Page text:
For years—or maybe decades now—highfalutin editors have been bemoaning the degradation of runway shows into marketing exercises for luxury brands. Their wish for a lo-fi, paparazzi-free season has been granted—and all it took was a pandemic! The spring ’21 haute couture collections, which were unfurled this week in Paris and Milan, were entirely focused on the fashion at hand. A few designers dropped out when, au dernier moment, the French authorities banned public gatherings. But still, a robust 28 houses soldiered on, and in many cases lockdown and the opportunities to reflect on what women really want to wear when life resumes again have served their creative directors well.

The most anticipated event was Kim Jones’s women’s-wear debut at Fendi, which showed spring couture for the first time. His starting point: the Charleston Farmhouse, a 16th-century home near Jones’s weekend place in Sussex that was frequented by Virginia Woolf and the Bloomsbury set. (Who knew that Orlando, published in 1928, and Fendi, founded in 1925, were contemporaries?)

Other highlights: Chanel’s newish creative director, Virginie Viard, went from strength to strength, turning the Grand Palais into a venue for a simple, South of France wedding—well, as simple as it gets when there are so many embroidery studios (Cécile Henri, Montex, Lesage, among others) involved. There was a bride, certainly, but the 31 wedding guests were far more interesting, especially those who gave the flou a rest and embraced a la garçonne look, complete with kicky tweed pants. At Dior, Maria Grazia Chiuri took an even more nostalgic route, looking back to the Italian Renaissance while grasping for a glimpse at the future through the mystical world of tarot. Two things we know for sure: brocade and velvet are in the cards.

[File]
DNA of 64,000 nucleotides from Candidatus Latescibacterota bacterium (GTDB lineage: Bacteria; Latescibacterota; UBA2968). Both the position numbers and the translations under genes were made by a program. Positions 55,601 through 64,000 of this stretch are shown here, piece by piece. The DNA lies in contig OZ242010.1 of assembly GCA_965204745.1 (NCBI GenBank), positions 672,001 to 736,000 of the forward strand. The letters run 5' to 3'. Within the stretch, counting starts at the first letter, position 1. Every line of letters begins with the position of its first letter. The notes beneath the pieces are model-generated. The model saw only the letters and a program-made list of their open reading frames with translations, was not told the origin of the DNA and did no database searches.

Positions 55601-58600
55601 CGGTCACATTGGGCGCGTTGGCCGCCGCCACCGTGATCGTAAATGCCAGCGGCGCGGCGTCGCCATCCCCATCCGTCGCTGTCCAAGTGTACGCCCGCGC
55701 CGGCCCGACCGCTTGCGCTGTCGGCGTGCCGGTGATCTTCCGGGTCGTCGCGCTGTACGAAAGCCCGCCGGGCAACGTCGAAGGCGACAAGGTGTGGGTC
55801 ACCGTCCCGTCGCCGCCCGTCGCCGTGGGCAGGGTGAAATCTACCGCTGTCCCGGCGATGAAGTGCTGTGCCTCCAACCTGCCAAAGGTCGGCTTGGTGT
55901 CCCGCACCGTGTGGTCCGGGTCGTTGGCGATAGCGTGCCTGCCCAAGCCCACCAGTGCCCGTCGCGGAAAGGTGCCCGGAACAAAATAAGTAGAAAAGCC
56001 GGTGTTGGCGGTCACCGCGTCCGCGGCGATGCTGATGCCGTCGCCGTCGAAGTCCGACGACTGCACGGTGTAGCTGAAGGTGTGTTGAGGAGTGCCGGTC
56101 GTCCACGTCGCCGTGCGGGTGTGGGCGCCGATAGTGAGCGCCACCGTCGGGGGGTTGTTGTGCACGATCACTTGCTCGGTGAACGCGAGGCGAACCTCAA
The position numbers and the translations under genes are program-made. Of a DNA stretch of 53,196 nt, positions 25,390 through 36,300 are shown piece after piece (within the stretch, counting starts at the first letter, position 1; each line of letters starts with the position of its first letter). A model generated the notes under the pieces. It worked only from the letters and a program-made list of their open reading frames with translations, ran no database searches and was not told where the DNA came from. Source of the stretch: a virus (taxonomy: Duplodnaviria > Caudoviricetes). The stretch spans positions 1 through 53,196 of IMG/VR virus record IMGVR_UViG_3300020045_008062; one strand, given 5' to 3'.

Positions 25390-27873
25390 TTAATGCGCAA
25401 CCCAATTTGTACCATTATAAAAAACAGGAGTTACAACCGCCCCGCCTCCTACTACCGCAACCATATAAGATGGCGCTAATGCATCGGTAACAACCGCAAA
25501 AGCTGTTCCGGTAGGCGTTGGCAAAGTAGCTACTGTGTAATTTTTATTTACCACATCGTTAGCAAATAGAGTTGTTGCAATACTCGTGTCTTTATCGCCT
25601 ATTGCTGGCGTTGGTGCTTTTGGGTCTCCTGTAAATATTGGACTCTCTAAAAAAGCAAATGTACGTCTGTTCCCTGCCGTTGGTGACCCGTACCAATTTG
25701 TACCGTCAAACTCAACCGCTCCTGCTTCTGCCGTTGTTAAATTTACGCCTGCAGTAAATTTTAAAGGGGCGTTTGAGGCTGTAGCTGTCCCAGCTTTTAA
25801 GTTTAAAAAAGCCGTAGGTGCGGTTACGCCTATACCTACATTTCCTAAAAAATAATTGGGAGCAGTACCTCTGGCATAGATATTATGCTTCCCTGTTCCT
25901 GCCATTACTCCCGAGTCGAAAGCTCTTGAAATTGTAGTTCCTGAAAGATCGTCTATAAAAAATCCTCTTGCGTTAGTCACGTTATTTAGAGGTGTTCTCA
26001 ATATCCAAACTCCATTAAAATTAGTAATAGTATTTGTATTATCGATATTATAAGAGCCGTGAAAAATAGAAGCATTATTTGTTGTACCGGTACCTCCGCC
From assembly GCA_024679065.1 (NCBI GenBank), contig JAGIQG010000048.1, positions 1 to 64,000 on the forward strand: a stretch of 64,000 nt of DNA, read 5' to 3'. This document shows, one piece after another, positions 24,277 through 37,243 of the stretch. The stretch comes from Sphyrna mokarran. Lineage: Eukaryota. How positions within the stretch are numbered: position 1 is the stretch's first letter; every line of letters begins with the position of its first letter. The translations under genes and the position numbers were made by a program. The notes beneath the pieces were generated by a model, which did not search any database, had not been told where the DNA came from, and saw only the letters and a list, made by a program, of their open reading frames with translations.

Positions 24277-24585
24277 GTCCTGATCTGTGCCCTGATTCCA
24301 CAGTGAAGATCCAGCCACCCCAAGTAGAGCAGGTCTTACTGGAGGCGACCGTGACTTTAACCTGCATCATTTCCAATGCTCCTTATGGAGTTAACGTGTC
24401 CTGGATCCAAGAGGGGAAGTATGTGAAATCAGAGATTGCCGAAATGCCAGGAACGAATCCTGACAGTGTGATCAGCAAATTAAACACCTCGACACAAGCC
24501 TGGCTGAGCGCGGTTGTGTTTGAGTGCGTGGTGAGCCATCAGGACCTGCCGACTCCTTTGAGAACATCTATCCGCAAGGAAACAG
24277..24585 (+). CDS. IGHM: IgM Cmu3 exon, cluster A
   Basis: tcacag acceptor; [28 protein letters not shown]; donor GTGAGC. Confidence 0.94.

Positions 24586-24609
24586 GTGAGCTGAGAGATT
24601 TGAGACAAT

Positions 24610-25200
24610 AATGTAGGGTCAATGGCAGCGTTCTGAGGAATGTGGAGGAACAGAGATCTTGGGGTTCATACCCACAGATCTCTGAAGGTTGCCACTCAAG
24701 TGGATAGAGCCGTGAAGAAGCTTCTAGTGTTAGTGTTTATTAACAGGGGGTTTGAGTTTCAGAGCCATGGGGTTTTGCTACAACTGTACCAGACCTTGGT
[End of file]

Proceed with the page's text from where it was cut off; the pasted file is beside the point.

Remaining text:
Meanwhile, in Milan, Giorgio Armani for the first time unveiled his Privé collection at Palazzo Orsini, the former residence of the Orsini marquesses and Falcò Pio family and where Armani has housed his atelier and showroom since 1996. The feminine jackets, especially the moody one whose back was replaced by a transparent panel, are destined to be the sharpest things at the black-tie affairs of fall ’21. But a buoyant coterie of gowns led by an embroidered greige slipdress with a dramatic tulle overlay stole the (virtual) show. Here’s hoping that these looks will be admired far beyond the screen in the months to come.

David Downton is a London-based artist
Ashley Baker is the Style Editor for Air Mail